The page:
By Manya Koetse , with contributions by Miranda Barnes

 

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China History

Mourning Jiang Zemin, Weibo Turns Black and White

Since the rise of Chinese social media, Jiang Zemin became a recurring part of Chinese memes.

Manya Koetse

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Following the announcement that Jiang Zemin (江泽民), the former president of the PRC, has passed away, various Chinese online platforms have turned into ‘grey’ mode as a sign of mourning. Jiang Zemin died due to leukemia and organ failure. He was 96 years old.

Besides Weibo, the home page of major Chinese websites such as Baidu, Sogou, Taobao, Alipay, Xinhua, People’s Daily, The Paper, and many others all turned into black-and-white mourning mode on Wednesday.

Bilibili turns into grey mode on November 30.

Search engine Sogou also in black and white mode.

On Weibo, one post about Jiang Zemin’s passing received a staggering one million reposts and over two million ‘likes.’ The hashtag “Comrade Jiang Zemin Passed Away at the Age of 96 in Shanghai” (#江泽民同志在上海逝世享年96岁#) had received over 2,5 billion clicks by Wednesday night.

Jiang Zemin was appointed as President of the People’s Republic of China in 1993. In the years before, the former Shanghai Party chief already held official positions as the chairman of the Central Military Affairs Commission and general secretary of the Party. In 2003, Jiang Zemin retired and was replaced by Hu Jintao (Sullivan 2012).

Since the rise of Chinese social media, Jiang became a recurring part of Chinese memes. Jiang had created a wide group of online fans, who are commonly referred to as ‘toad worshippers’ as the online phenomenon of ‘worshipping’ Jiang Zemin is called mo ha (膜蛤), ‘toad worship’ (Fang 2020, 38). The entire phenomenon has become its own subculture that is called ‘mo ha culture’ (móhá wénhuà, 膜蛤文化).

What started as a joke – nicknaming Jiang a ‘toad’ due to his big glasses, signature pants, and wide smile, – became an actual online movement of people who were appreciative of Jiang Zemin.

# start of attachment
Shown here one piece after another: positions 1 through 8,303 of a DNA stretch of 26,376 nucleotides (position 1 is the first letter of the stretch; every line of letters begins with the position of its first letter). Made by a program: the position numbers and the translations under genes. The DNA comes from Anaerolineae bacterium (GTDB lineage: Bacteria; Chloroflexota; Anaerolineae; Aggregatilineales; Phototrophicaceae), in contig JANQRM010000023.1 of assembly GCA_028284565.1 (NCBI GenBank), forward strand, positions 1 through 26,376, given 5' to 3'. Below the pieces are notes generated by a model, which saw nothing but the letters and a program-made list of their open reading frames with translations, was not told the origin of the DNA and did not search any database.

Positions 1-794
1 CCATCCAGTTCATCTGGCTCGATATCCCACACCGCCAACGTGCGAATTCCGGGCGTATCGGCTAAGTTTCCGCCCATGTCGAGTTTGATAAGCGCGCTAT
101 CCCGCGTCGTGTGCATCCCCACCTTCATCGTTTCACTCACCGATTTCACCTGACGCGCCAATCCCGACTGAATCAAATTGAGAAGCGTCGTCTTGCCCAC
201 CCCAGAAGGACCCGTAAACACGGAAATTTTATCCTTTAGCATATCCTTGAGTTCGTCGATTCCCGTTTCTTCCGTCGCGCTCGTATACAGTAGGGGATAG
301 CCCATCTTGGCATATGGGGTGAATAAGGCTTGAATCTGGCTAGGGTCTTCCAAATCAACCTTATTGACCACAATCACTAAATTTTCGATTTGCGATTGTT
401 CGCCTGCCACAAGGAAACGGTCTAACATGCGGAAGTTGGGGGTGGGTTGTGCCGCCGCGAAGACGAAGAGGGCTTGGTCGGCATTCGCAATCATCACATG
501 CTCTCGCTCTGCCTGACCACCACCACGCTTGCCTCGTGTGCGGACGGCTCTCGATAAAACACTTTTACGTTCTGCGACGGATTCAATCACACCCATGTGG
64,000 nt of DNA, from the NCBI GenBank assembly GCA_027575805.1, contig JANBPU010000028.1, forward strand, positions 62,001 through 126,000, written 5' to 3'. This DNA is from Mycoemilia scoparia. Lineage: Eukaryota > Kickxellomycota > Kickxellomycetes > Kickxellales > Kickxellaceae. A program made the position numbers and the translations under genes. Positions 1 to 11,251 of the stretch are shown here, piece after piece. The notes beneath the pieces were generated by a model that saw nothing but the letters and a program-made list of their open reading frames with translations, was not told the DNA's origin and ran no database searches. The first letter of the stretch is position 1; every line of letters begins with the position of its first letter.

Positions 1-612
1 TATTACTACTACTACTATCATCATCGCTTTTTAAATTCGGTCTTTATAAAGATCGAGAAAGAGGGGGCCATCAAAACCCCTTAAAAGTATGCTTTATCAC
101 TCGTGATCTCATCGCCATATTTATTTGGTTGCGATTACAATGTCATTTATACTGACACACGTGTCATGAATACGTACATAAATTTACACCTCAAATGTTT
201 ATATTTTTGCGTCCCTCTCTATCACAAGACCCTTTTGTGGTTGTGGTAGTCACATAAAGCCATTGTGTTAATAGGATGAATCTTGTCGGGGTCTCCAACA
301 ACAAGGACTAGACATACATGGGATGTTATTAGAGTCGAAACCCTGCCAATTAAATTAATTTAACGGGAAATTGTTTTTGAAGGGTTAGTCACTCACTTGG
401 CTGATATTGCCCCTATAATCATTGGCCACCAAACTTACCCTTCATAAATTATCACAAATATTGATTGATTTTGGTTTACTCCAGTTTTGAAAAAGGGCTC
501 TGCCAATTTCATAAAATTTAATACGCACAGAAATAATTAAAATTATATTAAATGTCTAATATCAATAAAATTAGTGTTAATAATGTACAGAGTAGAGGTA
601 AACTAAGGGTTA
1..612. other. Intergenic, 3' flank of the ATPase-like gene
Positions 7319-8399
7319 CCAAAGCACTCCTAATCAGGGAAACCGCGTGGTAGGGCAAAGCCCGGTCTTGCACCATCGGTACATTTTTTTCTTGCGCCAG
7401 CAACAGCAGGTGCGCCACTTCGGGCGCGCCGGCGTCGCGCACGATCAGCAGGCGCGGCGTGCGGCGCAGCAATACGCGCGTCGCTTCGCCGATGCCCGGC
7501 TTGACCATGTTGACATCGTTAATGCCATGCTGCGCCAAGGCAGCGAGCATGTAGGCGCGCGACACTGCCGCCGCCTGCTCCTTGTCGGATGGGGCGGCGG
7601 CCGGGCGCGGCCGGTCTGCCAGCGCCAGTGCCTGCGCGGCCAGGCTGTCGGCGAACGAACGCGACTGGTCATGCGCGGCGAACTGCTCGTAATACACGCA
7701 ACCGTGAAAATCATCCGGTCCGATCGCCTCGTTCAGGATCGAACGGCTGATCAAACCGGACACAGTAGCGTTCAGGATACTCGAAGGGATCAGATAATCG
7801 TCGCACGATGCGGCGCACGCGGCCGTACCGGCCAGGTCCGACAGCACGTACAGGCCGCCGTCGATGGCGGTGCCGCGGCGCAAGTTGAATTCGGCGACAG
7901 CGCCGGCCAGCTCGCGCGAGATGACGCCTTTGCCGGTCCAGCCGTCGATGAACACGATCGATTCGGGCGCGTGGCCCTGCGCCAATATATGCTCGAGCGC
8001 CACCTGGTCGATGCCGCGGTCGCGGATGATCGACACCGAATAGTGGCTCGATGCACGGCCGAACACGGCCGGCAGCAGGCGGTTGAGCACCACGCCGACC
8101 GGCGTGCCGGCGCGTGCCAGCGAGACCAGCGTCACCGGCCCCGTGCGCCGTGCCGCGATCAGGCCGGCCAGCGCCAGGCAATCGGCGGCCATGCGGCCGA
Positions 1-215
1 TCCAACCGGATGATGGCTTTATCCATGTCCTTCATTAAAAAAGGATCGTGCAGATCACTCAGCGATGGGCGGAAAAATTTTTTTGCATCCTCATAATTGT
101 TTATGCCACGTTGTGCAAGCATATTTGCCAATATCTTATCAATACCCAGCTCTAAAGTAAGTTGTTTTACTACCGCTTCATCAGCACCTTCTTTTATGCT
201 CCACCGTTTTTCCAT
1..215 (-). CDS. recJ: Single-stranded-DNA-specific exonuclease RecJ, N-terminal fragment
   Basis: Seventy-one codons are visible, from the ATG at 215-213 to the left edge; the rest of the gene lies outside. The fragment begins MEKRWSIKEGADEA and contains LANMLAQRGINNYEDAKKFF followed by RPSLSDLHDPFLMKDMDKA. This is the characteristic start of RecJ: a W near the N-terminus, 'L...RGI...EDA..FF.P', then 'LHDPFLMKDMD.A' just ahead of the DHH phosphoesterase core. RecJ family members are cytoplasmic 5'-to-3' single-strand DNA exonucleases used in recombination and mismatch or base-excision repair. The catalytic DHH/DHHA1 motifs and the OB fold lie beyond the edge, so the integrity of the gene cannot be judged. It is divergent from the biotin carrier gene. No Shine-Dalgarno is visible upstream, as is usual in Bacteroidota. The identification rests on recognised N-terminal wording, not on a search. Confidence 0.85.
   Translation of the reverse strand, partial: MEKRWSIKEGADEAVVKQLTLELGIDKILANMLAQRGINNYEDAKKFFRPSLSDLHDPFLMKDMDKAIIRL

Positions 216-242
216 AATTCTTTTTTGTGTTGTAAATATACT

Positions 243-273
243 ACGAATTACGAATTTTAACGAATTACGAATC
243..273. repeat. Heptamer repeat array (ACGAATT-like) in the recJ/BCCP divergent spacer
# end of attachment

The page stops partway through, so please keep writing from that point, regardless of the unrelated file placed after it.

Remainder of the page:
They loved him, not only because the former leader spoke many languages and other talents, and because of his unique appearance, but mainly because he was not scared to show his emotions, was very expressive, and good at telling stories.

One famous example of this, is when Jiang Zemin got upset with a Hong Kong journalist in 2000 and told them off using three languages (link to video, also here). The much-repeated quote “too young, too simple, sometimes naive” comes from this noteworthy moment as Jiang told journalists that they still had a lot to learn, whereas he had gone through “hundred of battles,” saying “I’ve seen it all.” This also led to Jiang later being called ‘the Elder’ (长者) by netizens.

Another popular Jiang Zemin video is when he met with American journalist Mike Wallace in August of 2000 in Beidaihe. During the interview, the two discussed sensitive topics including the Falun Gong and Tiananmen protests. The interview reportedly was one of the longest ever between an American journalist and a Chinese head of state (watch here).

A study by Kecheng Fang (2020) about ‘China’s toad worship culture’ suggests that for many online fans of Jiang, the cult around him is apolitical, playful, and part of a shared digital cultural tradition.

For some, however, it does hold some political meaning to ‘worship’ Jiang, who only became a popular online meme around 2014, after Xi Jinping took power as a conservative strongman who is not as emotionally expressive. Fang describes how one meme creator said: “We couldn’t express our criticism through normal channels, so we turned to other indrect ways, including lauding Jiang’s personality and characteristics in various ways” (2020, 45).

Although Jiang became popular among younger Chinese on online platforms over the past decade, he was not necessarily that popular at the time of his leadership, and opinions vary on the legacy he leaves behind. Jiang continuously pushed for reform and opening-up after Deng Xiaoping’s rule.

As summarized by Foreign Policy, Jiang oversaw two crucial transitions that shaped and improved the lives of the people of China: “First, he peacefully guided his country out of the shadow of China’s founding revolutionaries, who had spent decades purging one another and at times caused great pain and sorrow for everyone else. Second, although hesitant at first, Jiang came to embrace the market economy.”

As various places across China have seen unrest and protests over the past few days, the announcement of Jiang’s death comes at a sensitive time.

Many on Chinese social media are burning virtual candles in memory of Jiang Zemin today. “I will fondly recall your style and manners,” some say.

By Manya Koetse , with contributions by Miranda Barnes

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References:

Fang, Kecheng. 2020. “Turning a communist party leader into an internet meme: the political and apolitical aspects of China’s toad worship culture.” Information, Communication & Society, 23 (1): 38-58.

Sullivan, Lawrence R. 2012. Historical Dictionary of the Chinese Communist Party. Lanham: The Scarecrow Press. See page: 3-43, 208.

 

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©2022 Whatsonweibo. All rights reserved. Do not reproduce our content without permission – you can contact us at info@whatsonweibo.com.